I have long been an admirer of business leader Sheryl Sandberg and in her recent book Option B: Facing Adversity, Building Resilience and Finding Joy, written with psychologist Adam Grant after the sudden death of her husband, Dave Goldberg, she writes powerfully about raising resilient kids in the face of tragedy.
She describes how her family wrote new rules to guide them as they faced an uncertain future without Dave, with asking for help central to the rules and 'at the heart of building resilience.' She writes that "when children feel comfortable asking for help, they know they matter. They see that others care and want to be there for them. They understand that they are not alone and can gain some control by reaching out for support. They realize that pain is not permanent; things can get better."
It struck me while reading this how often we advise children going through a bullying situation to 'tell someone' when 'asking for help' is much better advice. Telling someone has uncertain consequences. The person may not want to listen or say the wrong thing, or some children fear that if they tell someone it may make the situation worse. Asking for help however is empowering. It's about talking through a difficult situation with someone you trust and considering your options. It's about finding the right advice and support so things can get better.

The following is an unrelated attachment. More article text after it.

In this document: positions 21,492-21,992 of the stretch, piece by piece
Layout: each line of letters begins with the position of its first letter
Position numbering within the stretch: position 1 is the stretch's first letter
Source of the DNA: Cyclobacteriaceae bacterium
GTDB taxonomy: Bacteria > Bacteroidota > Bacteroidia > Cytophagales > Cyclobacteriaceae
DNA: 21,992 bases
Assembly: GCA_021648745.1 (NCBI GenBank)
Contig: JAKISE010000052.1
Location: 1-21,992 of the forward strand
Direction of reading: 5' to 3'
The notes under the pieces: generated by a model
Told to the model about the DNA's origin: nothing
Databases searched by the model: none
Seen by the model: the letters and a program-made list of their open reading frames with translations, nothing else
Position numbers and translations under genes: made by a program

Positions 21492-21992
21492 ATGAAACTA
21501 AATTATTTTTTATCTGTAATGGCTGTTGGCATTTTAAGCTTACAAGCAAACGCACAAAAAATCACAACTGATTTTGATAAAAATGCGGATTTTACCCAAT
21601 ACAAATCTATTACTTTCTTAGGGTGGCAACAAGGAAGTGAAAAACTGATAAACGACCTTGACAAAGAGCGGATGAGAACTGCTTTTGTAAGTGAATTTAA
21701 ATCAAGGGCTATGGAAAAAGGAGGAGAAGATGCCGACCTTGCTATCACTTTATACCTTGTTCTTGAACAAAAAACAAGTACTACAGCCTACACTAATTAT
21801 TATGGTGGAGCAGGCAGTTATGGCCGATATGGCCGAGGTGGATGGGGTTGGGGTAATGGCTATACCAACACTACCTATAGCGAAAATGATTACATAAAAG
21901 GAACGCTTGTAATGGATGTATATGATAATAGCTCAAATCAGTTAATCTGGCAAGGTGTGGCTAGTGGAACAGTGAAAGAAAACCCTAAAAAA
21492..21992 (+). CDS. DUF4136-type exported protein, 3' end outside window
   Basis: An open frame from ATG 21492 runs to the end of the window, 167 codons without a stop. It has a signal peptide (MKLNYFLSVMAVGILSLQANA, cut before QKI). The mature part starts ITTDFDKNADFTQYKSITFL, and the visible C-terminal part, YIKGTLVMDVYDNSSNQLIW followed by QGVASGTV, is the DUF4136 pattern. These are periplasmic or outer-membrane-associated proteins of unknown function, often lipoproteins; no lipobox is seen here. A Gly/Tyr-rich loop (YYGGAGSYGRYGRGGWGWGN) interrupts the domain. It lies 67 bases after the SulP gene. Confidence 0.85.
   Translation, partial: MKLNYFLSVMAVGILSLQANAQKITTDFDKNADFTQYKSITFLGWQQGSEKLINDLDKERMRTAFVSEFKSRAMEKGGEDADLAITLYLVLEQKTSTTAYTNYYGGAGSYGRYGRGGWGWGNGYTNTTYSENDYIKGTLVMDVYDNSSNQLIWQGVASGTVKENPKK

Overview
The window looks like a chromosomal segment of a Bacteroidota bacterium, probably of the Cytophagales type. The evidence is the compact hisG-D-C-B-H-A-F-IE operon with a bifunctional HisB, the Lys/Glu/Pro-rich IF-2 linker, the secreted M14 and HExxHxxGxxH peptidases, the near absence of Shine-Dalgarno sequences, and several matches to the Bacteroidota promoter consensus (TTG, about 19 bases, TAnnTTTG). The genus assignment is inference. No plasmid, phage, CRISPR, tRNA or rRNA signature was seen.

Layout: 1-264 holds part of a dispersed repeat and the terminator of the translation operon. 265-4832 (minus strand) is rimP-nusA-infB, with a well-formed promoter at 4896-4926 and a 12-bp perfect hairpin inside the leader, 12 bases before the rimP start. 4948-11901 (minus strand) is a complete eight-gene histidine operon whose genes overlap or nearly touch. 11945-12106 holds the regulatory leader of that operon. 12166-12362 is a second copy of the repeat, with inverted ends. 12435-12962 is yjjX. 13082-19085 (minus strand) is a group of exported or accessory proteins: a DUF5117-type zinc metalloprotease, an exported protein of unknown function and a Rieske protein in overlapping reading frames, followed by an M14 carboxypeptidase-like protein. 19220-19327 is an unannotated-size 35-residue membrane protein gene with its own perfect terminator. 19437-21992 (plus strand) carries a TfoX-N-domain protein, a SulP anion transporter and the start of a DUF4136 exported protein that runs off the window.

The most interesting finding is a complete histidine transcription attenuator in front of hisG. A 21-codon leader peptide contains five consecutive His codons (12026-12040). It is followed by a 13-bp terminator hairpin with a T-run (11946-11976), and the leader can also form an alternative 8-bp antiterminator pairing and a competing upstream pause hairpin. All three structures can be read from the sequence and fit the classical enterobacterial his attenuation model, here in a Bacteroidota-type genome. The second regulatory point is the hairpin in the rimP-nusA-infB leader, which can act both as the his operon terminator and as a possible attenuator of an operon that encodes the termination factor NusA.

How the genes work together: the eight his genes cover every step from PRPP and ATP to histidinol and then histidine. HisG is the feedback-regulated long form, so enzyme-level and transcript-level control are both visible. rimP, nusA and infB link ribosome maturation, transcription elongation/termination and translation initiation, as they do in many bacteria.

Sheryl talks about understanding she couldn't fix the grief of her children but that if she 'could walk alongside them and listen' she would be helping them.
As family members it's natural to want to swoop in and sort out the problem, but very often what our child or teenager needs more than anything is to be truly heard, and supported to work out a solution. It's important that all children are encouraged and empowered to ask for help, safe in the knowledge that as adults we will listen and walk alongside them until they reach a place of safety.